Intelligence business: Trump must keep privacy protections for US firms
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The Senate will consider the nomination of Dan CoatsDaniel (Dan) Ray CoatsOvernight Cybersecurity: DHS bans agencies from using Kaspersky software | Panel calls Equifax CEO to testify | Facebook pulling ads from fake news Mueller investigation focusing on social media's role in 2016 election: report Intelligence director criticizes former officials for speaking out against Trump MORE for Director of National Intelligence this week.

Before approving him, the Senate needs to ensure that he will prioritize helping American businesses — particularly in the tech industry — operate in a global commercial environment. And that means respecting Obama-era privacy protections to govern intelligence collection.  

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Here’s why.  

 

Many large American businesses transfer significant amounts of data between the U.S. and Europe in their daily operations.  This includes the large tech companies — think Facebook and Google — but also includes retailers, financial institutions, and other everyday businesses that have operations in Europe and that transfer payroll data, HR data, sales data, and other forms of information.  

While the U.S. and Europe have different systems for protecting individuals’ privacy they reached an agreement in 2000 called the “Safe Harbor” that allowed data to flow freely between the world’s two largest free markets.  

Edward Snowden’s revelations of U.S. surveillance practices (along with some misperceptions about those practices) led the European Court of Justice to invalidate the Safe Harbor agreement in 2015.  The terms under which U.S. companies could move data around the world to achieve their business objectives were suddenly thrown into substantial turmoil.  

The U.S. and EU systems of data protection are different — with the EU focused more on regulating what companies can do with data and the U.S. system focused on government collection.  But the American system of supervising intelligence agencies is unquestionably more robust, involving all three branches of government and a thick web of statutes, executive orders, and internal regulations.  

Lawyers in the Executive Branch closely scrutinize intelligence programs, a range of congressional committees — including the two House and Senate Intelligence Committees — have jurisdiction over American spy agencies, and the courts are involved, too, including through a dedicated body, the Foreign Intelligence Surveillance Court.  

In Europe, by contrast, intelligence agencies still operate under a veil of secrecy that is now unthinkable in the U.S.  In the U.K., for example, Parliament did not have the right to oversee the operations of the U.K.’s intelligence services until a statutory change in 2013 (the U.S. House and Senate Intelligence Committees were created in the 1970s).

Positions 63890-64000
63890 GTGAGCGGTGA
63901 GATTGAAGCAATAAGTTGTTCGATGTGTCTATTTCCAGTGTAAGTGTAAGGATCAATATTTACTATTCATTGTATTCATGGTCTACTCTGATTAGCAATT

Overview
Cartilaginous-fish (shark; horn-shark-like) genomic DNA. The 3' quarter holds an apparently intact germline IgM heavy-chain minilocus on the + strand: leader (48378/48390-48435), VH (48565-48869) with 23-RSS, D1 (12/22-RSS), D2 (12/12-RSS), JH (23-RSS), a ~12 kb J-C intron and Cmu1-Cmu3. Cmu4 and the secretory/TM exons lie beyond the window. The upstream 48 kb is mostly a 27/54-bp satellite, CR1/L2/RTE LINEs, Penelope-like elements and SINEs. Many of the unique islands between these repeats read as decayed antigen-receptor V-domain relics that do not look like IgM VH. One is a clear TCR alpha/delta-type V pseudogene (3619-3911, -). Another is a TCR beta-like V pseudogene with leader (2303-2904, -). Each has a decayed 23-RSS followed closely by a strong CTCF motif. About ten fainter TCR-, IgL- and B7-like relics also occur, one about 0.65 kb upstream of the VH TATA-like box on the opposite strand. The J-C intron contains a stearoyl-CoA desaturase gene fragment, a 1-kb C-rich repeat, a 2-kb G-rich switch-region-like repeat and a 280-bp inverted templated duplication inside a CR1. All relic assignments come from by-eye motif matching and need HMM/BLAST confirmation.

And Mike Hayden, former Director of NSA and CIA, once quipped that German citizens probably know more about the NSA than they do about their own foreign intelligence agency, the BND.

After the Safe Harbor was struck down by the ECJ, the EU and U.S. negotiated a new agreement — the Privacy Shield — that allowed data to flow freely between the U.S. and Europe for companies that agreed to its terms.  

But the viability of that mechanism for transferring data, the lifeblood of the digital economy, depends in part on a series of representations that the Obama administration made about the oversight to which U.S. intelligence operations are subject.  

These oversight mechanisms include those established by Presidential Policy Directive-28 (PPD 28), a document adopted by President Obama in 2014 that clarifies and enhances some of the mechanisms governing U.S. collection of signals intelligence abroad.  

Any move to rescind PPD 28 could have a significant impact on the many American companies that rely on relatively unobstructed transfers of data across the Atlantic for their daily business operations.

Indeed, European officials are already on edge that President Trump may rescind privacy protections that were extended as part of the Privacy Shield agreement.  

Buried in the president’s Immigration Executive Order of Jan. 25, is a provision mandating federal agencies to withdraw protections afforded by the Privacy Act from non-U.S. persons — something that had been a key demand of the EU in the Privacy Shield negotiations.

European negotiators reacted to that provision with alarm, and while the executive order provision could not supersede the protections bargained for in the Privacy Shield (some of which are embodied in statutes), it set European leaders on edge.

The question should therefore be put sharply to Senator Coats:  Will he advise the president to conduct the business of intelligence in a way that respects the privacy interests of foreigners and protects the interests of American companies? Or will he abandon PPD 28 and other privacy protections, hindering the ability of American companies to thrive in a globalized world?

Zachary Goldman is Executive Director of the Center on Law and Security at NYU School of Law, where he teaches classes on national security law and policy, and an adjunct senior fellow at the Center for a New American Security.  He is the editor of “Global Intelligence Oversight:  Governing Security in the Twenty-First Century,” published last year by Oxford University Press.


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